Through the operation of subsection 132(1) and new subsection 138(1), the ACMA will be able to issue new class licences in frequencies which are part of the radiofrequency band specified in issued spectrum licences.  The coexistence of class and spectrum licences within the same radiofrequency bands would allow devices and services not owned or managed by the primary spectrum licensee to operate in a spectrum licensed band under specified licensing arrangements and technical parameters.

 

Under Item 7, the ACMA may issue a class licence within a part of the spectrum design a ted or re-allocated for spectrum licensing, if the ACMA is satisfied that:

·                 the proposed class licence would not result in unacceptable levels of interference to the operation of radiocommunication devices operated by, or likely to be operated, under spectrum licensees (subparagraph 138(2)(a)(i)); and

·                 it would be in the public interest to issue the proposed class licence (subparagraph 138(2)(a)(ii)).

 

New subclause 138(2)(b) provides that before issuing a class licence, the ACMA must consult with all licensees of spectrum licences who may be affected by the proposed class licence.  This mirrors the consultation requirements under new paragraph 136(1A)(b)- see the discussion at Item 5 above.

 

Item 8 - Paragraph 294(1)(a)

 

This item represents a minor amendment to correct the mis-spelling of the term, “licences” (as a noun).  The term had been erroneously spelled as “licenses”.

 

Item 9 - Subsection 294(5)

 

Subsection 294(1) of the Act provides that the ACMA may, by written instrument, make determinations fixing spectrum access charges and the times such charges are payable.  The Minister may issue a written direction to the ACMA under subsection 294(2) of the Act, relating to spectrum access charges for the re-issue of spectrum licences. 

 

Item 9 repeals subsection 294(5) of the Act and substitutes a new subsection 294(5).  The effect of this amendment is that a ministerial direction made to the ACMA under subsection 294(2) will not be a legislative instrument, and therefore will not be disallowable.  It is appropriate that sensitive pricing information contained in such directions remain confidential until the discussions with licence holders and licence re-issue processes are completed.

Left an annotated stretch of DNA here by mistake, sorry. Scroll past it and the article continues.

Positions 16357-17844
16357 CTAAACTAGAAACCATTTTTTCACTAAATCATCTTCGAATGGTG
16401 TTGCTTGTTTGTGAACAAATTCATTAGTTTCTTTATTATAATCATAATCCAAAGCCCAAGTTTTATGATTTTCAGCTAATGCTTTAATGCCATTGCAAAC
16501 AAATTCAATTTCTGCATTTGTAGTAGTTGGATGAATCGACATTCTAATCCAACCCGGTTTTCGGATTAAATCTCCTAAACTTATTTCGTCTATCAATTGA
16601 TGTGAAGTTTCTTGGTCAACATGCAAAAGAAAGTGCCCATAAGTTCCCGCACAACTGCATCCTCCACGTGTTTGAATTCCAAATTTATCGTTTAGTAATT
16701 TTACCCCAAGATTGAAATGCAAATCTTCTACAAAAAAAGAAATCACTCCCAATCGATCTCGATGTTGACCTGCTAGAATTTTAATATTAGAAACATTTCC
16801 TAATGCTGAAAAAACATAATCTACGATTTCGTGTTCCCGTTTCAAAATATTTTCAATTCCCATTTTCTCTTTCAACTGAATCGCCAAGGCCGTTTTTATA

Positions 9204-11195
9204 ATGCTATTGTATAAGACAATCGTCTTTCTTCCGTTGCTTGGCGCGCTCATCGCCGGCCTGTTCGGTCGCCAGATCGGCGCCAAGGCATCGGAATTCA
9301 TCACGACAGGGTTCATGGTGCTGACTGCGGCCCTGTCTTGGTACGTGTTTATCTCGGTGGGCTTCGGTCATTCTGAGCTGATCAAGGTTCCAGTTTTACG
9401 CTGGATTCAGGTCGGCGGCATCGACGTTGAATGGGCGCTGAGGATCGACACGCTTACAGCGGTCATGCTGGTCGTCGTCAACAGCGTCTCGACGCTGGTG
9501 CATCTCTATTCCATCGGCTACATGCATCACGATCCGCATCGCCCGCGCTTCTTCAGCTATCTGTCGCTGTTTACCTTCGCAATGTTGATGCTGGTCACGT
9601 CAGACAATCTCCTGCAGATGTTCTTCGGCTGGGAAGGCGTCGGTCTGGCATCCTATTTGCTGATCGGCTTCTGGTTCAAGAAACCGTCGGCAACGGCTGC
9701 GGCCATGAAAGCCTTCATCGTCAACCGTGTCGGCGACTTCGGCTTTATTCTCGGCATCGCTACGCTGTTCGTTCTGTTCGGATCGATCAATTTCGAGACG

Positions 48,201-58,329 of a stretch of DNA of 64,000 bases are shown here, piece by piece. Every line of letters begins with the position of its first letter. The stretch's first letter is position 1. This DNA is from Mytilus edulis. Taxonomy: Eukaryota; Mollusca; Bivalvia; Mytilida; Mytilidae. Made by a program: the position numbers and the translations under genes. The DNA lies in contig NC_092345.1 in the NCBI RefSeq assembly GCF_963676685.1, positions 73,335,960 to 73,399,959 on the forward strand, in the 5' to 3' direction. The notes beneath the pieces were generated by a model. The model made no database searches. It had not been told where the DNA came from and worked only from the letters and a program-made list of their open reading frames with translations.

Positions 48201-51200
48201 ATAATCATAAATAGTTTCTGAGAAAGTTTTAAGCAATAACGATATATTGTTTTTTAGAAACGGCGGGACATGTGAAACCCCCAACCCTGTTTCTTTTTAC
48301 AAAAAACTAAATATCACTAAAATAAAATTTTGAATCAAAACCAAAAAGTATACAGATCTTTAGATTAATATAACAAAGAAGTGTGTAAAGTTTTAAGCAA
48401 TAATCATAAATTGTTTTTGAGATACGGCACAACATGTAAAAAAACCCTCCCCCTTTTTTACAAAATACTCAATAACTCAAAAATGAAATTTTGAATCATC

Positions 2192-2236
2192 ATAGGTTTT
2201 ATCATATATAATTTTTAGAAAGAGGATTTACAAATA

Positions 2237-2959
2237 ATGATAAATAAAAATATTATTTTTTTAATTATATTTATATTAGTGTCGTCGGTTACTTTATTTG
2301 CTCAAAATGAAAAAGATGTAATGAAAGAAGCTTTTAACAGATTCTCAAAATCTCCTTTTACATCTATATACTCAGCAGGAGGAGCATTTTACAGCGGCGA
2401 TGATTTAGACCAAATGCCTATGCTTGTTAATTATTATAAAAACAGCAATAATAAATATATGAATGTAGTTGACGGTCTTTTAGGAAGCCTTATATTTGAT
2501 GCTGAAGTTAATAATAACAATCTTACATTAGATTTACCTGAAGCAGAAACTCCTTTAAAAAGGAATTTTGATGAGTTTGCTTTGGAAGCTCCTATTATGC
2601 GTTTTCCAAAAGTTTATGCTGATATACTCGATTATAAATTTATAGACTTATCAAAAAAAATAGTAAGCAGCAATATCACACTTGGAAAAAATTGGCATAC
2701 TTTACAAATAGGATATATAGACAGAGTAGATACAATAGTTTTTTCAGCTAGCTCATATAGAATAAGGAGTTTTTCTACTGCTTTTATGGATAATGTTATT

If the amendment was not made, it would mean that the direction would, among other things, be published on the Federal Register of Legislative Instruments (making it public, amongst other things) and be subject to disallowance, which would have an adverse material impact upon the Commonwealth’s position in discussions for the issue and re-issue of spectrum licences. 

 

Notwithstanding that the ministerial direction will no longer be published as a result of the amendment at Item 9, it is the expectation of the Government, consistent with current practice, that prices paid for licences would be published by the ACMA after discussions and the ACMA completes its licence re-issue processes.  Availability of price information is an important element in facilitation and encouraging a spectrum secondary market.

 

Furthermore, instruments of this kind (that is ministerial directions to persons, Commonwealth Authorities) need not have been disallowable in the first place, on the basis that they would be a class of instruments that ordinarily would be exempt under LIA. 

 

Item 10 - Application

 

Item 10 provides for the application of the amendments made by this Bill to the Act.  All the items of the Bill, unless stated otherwise, commence on the day on which the Act receives the Royal Assent.

 

Item 10(1) provides that an amendment made by Item 1 (re paragraph 78(a)), will apply to a notice published in the Gazette on or after the day the item commences.

 

An amendment made by Item 4 (subsection 82(4)), will apply to a determination made by the Minister on or after the day the item commences: refer Item 10(2)).

 

Item 10(3)(a) provides that the amendments made by Item 7 (coexistence of class licences and spectrum licences) will apply in relation to spectrum in which a spectrum licence is not in force on the day the item commences.

 

Item 10(3)(b) provides that the amendments made by Item 7 apply in respect of spectrum for which a spectrum licence is in force on the day the item commences—to the issue of a class licence after the day the spectrum licence expires; or on or after the day the spectrum licence is re-issued.  The main intent of Item 10(3)(b) is to make clear that new coexistence arrangements under new section 138 apply prospectively, that is to new or re-issued spectrum licences and new and revised class licences.  In effect, for spectrum licences in force on the day the Bill is enacted and until the expiry/re-issuance of the licence, the new section 138 would have no operation.  This will mean that the provision preventing class licences under section 138 (prior to its amendment) would continue to apply to it. 

 

Item 10(2) provides that the amendment made by Item 9 applies to a ministerial direction made when the item commences, being the day after the Act receives Royal Assent.